Colour Theory for Artists
Understanding colour theory is essential for artists of all skill levels. In this blog, we’ll go over some colour basics like painting our colour wheel, mixing colours, and understanding the relationship between different colours.
What is a Colour Wheel?
A colour wheel is a tool used by artists and designers that shows the relationship between primary, secondary, and tertiary colours. Colour wheels can help you select a colour scheme for a piece of artwork, and we can make this tool ourselves at home with some paint and paper.
While creating our colour wheel, we will also practise some colour mixing basics.
How to Paint a Colour Wheel
Using a protractor or a circular object, draw a circle onto your paper. Next, using a ruler, divide the circle into 12 even slices like in the example below. You can use a permanent marker or a waterproof ink pen to bold the outlines.
You do not need to number your colour wheel, but we numbered ours in the example above to make it easier for you to follow along.
Fill in slices 1, 5, and 9 with the primary colours: red, blue, and yellow. These should each be three slices apart. What are primary colours? They are colours that cannot be created by mixing other colours. These three colours are the basis of all other colours.
In these next steps, we will begin to practice colour mixing. We will start by mixing our primary colours to get secondary colours.
Mixing equal parts yellow and red makes orange (slice 3), yellow and blue make green (slice 7), and blue and red makes violet (slice 11).
Next, we will mix our secondaries and primaries to make tertiary colours. See the formulas below and their corresponding slices.
Red + orange = red orange (slice 2)
Orange + yellow = yellow orange (slice 4)
Yellow + green = yellow green (slice 6)
Green + blue = blue green (slice 8)
Blue + violet = blue violet (slice 10)
Violet + red = red violet (slice 12)
Now we have completed our colour wheel! If you ever feel unsure how to mix colours or use them in a painting, just refer to your colour wheel. If you found mixing the colours challenging for your colour wheel, don’t let that discourage you: Understanding colour theory takes practise!
Mixing Neutral Colours: Brown and Grey
If you don’t already have brown or grey in your paint collection, you can mix them yourself!
Grey: Ideally, you would make grey by watering down black paint with watercolour. However, if you don’t have black paint, you can make grey by mixing equal parts of complementary colours (colours opposite to each other on the colour wheel). For example, you can mix equal parts yellow and violet or green and red to get grey.
Brown: You can make brown by mixing two parts red and one part green, or experiment with the ratios until you are happy with the results.
Warm vs. Cool Colours
We tend to associate specific colours with certain temperatures and moods. Warm colours include yellows, reds, and oranges, and they tend to make us think of heat. They also evoke feelings of passion, joy, anger, or danger. Cool colours include blues, violets, and greens, and they tend to make us think of colder temperatures. They also have a calming effect, and you can often see these colours used in waiting rooms.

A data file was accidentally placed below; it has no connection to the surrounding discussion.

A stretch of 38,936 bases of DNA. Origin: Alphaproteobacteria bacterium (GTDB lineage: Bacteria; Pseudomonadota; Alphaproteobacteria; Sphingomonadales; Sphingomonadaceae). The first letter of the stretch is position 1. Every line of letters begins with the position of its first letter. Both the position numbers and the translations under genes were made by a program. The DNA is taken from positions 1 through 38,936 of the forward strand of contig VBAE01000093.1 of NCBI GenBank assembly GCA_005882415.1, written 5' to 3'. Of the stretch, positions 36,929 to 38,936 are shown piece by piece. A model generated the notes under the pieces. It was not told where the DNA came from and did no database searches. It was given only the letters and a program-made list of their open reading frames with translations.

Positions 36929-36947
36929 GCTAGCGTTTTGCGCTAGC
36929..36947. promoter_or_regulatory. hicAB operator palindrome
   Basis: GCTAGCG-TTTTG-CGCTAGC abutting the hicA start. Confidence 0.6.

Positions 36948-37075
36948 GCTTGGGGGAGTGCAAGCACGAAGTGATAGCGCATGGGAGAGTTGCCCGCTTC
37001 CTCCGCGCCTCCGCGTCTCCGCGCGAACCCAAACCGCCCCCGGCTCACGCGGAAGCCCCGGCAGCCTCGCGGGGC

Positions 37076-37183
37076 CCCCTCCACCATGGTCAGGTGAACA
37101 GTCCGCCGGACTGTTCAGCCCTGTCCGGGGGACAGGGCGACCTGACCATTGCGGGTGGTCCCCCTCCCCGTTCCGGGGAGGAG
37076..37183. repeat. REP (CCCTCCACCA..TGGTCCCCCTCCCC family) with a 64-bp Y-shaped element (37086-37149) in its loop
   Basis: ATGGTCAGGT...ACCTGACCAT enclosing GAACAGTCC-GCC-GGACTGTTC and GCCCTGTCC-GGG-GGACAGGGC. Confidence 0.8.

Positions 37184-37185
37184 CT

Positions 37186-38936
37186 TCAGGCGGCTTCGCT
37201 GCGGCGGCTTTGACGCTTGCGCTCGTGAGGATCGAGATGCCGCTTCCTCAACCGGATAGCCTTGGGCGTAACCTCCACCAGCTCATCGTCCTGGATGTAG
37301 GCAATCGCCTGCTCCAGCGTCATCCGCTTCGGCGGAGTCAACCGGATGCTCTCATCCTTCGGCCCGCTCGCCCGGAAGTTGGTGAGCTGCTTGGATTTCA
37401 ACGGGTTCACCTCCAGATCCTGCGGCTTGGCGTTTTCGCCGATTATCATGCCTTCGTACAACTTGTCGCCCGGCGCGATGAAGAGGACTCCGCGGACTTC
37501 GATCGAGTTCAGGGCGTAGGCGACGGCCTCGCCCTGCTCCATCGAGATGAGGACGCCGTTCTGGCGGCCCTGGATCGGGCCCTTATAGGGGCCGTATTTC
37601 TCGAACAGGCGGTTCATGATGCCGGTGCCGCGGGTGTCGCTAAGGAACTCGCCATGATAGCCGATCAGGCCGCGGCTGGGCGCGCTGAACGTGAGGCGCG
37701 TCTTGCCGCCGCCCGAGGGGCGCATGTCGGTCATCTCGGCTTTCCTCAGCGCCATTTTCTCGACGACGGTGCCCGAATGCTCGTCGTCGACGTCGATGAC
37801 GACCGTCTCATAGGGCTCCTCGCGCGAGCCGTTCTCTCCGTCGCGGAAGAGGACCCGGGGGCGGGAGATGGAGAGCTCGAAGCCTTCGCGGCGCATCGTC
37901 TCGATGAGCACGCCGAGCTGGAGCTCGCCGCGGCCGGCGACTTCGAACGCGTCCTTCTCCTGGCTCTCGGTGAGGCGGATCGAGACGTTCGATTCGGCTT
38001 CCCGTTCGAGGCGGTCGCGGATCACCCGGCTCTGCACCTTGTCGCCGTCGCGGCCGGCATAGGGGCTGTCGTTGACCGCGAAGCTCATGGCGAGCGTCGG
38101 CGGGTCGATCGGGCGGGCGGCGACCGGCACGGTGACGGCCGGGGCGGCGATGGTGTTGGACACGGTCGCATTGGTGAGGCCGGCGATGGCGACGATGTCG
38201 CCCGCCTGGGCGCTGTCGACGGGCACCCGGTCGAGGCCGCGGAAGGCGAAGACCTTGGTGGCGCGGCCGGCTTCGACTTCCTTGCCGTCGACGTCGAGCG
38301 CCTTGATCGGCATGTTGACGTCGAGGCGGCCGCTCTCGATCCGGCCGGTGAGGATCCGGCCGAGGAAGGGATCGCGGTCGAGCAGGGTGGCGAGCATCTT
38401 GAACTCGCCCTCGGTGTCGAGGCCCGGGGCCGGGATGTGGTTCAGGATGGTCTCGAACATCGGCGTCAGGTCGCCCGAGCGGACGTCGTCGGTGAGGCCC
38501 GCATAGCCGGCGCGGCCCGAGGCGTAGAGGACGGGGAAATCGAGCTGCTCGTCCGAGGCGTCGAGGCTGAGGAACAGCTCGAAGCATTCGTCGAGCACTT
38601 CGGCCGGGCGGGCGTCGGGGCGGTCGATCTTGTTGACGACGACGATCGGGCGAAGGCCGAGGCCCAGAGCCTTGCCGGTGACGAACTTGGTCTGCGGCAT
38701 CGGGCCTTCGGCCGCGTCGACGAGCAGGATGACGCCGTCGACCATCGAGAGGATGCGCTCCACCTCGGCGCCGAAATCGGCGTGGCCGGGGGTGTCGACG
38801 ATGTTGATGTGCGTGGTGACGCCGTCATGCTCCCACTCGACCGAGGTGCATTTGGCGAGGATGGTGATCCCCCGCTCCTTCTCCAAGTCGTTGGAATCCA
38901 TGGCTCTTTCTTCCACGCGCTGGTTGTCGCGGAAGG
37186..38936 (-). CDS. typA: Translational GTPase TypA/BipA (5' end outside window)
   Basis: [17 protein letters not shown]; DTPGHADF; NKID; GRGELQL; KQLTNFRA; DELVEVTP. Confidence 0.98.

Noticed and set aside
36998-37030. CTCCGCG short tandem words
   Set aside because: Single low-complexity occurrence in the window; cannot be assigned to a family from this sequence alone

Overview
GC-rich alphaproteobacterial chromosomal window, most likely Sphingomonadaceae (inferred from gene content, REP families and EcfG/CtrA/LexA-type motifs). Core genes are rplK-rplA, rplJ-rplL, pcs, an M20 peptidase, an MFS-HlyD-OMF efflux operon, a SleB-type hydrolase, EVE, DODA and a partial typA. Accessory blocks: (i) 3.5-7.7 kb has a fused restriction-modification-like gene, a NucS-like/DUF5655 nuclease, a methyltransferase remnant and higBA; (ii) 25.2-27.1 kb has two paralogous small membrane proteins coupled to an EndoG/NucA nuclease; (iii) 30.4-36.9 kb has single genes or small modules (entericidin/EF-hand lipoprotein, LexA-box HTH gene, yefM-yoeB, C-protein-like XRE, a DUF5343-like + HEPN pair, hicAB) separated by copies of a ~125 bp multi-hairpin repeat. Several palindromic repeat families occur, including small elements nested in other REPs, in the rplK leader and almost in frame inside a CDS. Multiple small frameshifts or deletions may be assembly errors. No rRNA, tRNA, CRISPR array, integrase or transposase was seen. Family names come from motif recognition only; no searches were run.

Colour Relationships: Complementary, Analogous, Monochromatic, and Triadic
Do you ever struggle with picking colours to use together in a painting? Understanding the relationship between colours can help you select colours that look good together. Depending on what colours you choose, you can create a certain mood or draw the viewer’s eyes in a certain way. Below, we will go over the definitions of different colour relationships with some examples from history.
Complementary: Complementary colours are opposite to each other on the colour wheel. Vincent Van Gogh famously used complementary colours throughout his body of work. In his painting “Starry Night”, Van Gogh created a blue night sky with a yellow moon and stars.
Analogous: Analogous colours are a group of three colours next to each other on the colour wheel. “Waterlilies and Japanese Bridge” by Claude Monet uses an analogous colour scheme of blue, blue-green, and green.
Monochromatic: A monochromatic colour scheme uses only a single colour. Pablo Picasso created a series of paintings known as “The Blue Period”, in which he primarily or exclusively used blue.
Triadic: Triadic colours are a group of three separated by three colours on the colour wheel. Andy Warhol often used triadic colour schemes, as seen in his series of Marilyn Monroe portraits.
Now you can use your newfound colour theory knowledge to make all kinds of beautiful art. Show us your work by uploading your art to Instagram and tagging Etchr Lab.
We hope you found this information helpful! Subscribe to our email newsletter for more art tips and news on our products.